The Pacific has already seen two major hurricanes this season, Aletta and Bud. Fortunately, neither storm reached land at full strength, but with them, Mother Nature sends us a message loud and clear: 2018’s hurricane season has arrived. And with it come plenty of reasons to worry — and a few to hope.
Facing the Realities of Hurricane Season
Many Caribbean locations have not recovered from last year’s storms, let alone prepared for another round of potential devastation. The financial and economic impacts of these natural disasters are immense. In 2016, only 26% of damage was insured against. And after last year’s destruction, more than 130,000 people left Puerto Rico and other Caribbean islands. Climate change only adds to the threat — in addition to stronger winds and rain, rising seas will also worsen flooding and damage.
We face what futurist Alex Steffen calls “residual damage.” In Puerto Rico, in Dominica, in Houston, the damage inflicted from last year’s storms has only been partially repaired, and property has only been partially replaced. Often, replacements have few design changes, leaving them just as vulnerable to the next storm. Furthermore, these replacements draw on insurance payments and rates designed for less frequent damage, making it an unsustainable model.
Puerto Rico’s electricity grid is mostly back on, but any significant blow runs the risk of another widespread blackout — which is shocking, as the US is the richest country in the world.
New Orleans’s catastrophic experience with Hurricane Katrina in 2005 caused hundreds of thousands of people to leave the metro area — often those with the fewest resources and the most flood-prone homes in a city with a long history of racial disparities. Investing $14.5 billion in levees has left residents only slightly better off than they were pre-Katrina.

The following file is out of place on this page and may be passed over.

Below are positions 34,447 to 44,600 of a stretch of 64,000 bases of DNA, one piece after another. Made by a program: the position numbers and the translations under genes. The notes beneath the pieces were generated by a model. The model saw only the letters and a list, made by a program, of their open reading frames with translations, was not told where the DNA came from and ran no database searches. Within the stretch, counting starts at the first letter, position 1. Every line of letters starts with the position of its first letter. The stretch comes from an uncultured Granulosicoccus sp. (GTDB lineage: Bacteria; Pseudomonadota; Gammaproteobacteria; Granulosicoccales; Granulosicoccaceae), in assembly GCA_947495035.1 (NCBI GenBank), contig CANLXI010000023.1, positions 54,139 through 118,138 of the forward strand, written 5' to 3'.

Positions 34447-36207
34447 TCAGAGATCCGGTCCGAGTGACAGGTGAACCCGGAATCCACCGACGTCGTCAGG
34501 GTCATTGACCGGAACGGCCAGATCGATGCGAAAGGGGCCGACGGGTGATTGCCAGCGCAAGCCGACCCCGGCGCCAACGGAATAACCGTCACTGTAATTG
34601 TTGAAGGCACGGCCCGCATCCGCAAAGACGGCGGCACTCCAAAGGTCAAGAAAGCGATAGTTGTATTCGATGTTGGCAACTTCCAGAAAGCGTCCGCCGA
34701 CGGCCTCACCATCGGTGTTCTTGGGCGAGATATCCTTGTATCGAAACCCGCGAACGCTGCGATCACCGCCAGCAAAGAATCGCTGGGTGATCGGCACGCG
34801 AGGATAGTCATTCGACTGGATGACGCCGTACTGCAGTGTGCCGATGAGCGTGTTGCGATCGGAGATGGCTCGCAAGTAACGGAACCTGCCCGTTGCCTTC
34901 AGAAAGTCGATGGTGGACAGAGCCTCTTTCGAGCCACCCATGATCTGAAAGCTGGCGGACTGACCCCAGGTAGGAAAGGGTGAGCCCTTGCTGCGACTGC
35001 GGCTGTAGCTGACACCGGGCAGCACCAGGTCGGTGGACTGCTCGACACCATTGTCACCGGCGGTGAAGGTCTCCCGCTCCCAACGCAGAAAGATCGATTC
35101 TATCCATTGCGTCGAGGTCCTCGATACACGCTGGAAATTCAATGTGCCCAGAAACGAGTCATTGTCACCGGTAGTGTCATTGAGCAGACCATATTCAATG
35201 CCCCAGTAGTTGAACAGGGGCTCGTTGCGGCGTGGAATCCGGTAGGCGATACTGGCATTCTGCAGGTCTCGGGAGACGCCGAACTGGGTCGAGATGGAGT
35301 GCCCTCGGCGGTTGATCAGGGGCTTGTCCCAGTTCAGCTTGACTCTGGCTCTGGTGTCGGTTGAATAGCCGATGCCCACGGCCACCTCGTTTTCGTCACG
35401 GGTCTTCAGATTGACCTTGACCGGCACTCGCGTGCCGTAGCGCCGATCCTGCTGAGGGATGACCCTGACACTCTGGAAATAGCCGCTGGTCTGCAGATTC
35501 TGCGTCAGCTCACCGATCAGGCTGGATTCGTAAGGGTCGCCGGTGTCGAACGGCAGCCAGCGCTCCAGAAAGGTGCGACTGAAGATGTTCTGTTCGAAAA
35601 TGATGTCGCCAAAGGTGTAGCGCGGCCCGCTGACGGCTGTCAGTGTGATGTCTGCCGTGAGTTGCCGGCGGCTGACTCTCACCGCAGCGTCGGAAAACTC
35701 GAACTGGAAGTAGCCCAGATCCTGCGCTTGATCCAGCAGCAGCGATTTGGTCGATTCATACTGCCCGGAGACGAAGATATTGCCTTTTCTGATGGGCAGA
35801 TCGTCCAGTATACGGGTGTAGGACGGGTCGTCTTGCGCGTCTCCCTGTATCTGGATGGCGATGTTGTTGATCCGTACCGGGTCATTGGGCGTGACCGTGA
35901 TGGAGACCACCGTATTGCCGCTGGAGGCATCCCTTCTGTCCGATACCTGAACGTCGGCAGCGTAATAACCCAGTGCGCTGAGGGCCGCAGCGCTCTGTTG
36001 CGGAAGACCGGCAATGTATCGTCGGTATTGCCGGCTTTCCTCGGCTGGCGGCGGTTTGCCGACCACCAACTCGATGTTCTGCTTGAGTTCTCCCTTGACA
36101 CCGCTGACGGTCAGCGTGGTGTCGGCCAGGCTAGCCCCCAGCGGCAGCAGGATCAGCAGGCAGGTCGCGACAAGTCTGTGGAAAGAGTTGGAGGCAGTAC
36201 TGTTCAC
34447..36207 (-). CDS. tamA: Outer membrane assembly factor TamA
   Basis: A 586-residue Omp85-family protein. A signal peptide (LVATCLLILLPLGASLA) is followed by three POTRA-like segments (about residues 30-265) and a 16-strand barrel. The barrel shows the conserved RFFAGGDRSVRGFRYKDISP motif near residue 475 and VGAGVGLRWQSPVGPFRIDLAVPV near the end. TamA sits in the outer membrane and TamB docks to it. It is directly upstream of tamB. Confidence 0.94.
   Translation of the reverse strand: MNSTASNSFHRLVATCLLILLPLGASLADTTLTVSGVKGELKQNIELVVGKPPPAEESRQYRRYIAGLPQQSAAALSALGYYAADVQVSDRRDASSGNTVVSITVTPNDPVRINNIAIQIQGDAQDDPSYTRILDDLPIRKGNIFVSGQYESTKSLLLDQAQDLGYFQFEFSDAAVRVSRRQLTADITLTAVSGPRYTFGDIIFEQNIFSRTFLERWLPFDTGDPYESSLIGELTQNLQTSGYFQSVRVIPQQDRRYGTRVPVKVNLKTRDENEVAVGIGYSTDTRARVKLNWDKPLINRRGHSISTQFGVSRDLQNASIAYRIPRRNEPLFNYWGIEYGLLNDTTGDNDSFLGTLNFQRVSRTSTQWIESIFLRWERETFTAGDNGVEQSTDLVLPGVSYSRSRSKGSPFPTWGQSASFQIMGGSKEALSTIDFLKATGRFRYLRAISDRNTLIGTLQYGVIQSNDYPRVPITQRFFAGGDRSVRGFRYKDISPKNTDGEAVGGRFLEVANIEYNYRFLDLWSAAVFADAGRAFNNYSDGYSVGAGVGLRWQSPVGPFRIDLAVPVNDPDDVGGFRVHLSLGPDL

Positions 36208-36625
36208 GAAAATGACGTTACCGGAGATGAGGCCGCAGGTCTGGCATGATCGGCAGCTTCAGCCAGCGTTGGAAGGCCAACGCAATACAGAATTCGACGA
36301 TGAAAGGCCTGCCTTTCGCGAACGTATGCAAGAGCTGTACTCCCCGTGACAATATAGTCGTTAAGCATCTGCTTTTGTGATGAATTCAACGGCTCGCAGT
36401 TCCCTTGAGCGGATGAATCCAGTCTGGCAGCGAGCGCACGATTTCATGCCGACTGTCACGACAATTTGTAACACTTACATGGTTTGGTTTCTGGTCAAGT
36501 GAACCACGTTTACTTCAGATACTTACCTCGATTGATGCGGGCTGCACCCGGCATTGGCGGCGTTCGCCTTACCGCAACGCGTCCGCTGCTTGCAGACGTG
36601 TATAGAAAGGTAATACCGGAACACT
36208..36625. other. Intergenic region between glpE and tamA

Each storm’s recovery puts a strain on resources, which weakens communities and leaves an increasing number of people behind. New Orleans, the Caribbean, the Philippines, and areas around the world face similar challenges in the face of rising seas, more severe storm seasons, and the risk of never quite recovering enough to move forward.
A Dose of Optimism
There are plenty of dark futures along this path — Paolo Bacigalupi’s stories are an excellent starting point. But despite these challenges, we have plenty of reasons to hope. Innovators and institutions around the world are developing effective responses to stronger storms and a rising, warming ocean.
To quote Christiana Figueres, “optimism is not the result of success, it is the starting point of success.” It’s easy to despair, but we can only build better futures if we are “stubbornly optimistic” about what is possible.
Solutions come in many forms. There are homes that can float or move, or buildings designed to have the first floor flood during storms without long-term effects. There are people building offshore barriers in ways that reduce construction or maintenance costs. The cost of decentralized renewable power has dropped dramatically, so wrecked electricity systems can be rebuilt as both more dependable and low carbon. The rise of inexpensive sensors and ubiquitous data networks is inspiring new ways to track water and predict damage or risk. By combining some of these technologies, entrepreneurs are finding ways to improve yields while reducing environmental impacts of aquaculture.
There are groups around the world who help communities protect ecosystems and capture the value of the carbon that those ecosystems store. There are new oyster reefs being installed along the US northeast that both protect against storm surge and clean up waterways. Stakeholders around the world are protecting mangroves for a wide range of reasons.
There are many less tangible solutions as well. New planning processes encourage property owners to rebuild in less vulnerable areas and help manage retreat. The insurance industry is finding new ways to cover property at risk, such as resilience bonds. In areas like the Arctic, melting ice opens new paths for shipping, and communities are developing new policies and technologies to preserve delicate ecosystems and help small coastal towns grow equitably.
Climate change is here: the oceans are rising, warming, and bringing worse storms. But even as we must adapt to inevitable changes, these solutions — and stories about them — paint a more hopeful picture. They’ll mitigate additional climate change and show how coastal communities can become more resilient and more sustainable. These solutions will lead us to the zero-carbon, ecologically neutral (or beneficial!), prosperous future we all need to believe in.
By Dr. Alexander Dale, Senior Officer, Sustainability, MIT Solve. If you have a relevant solution, MIT Solve would love to hear about it.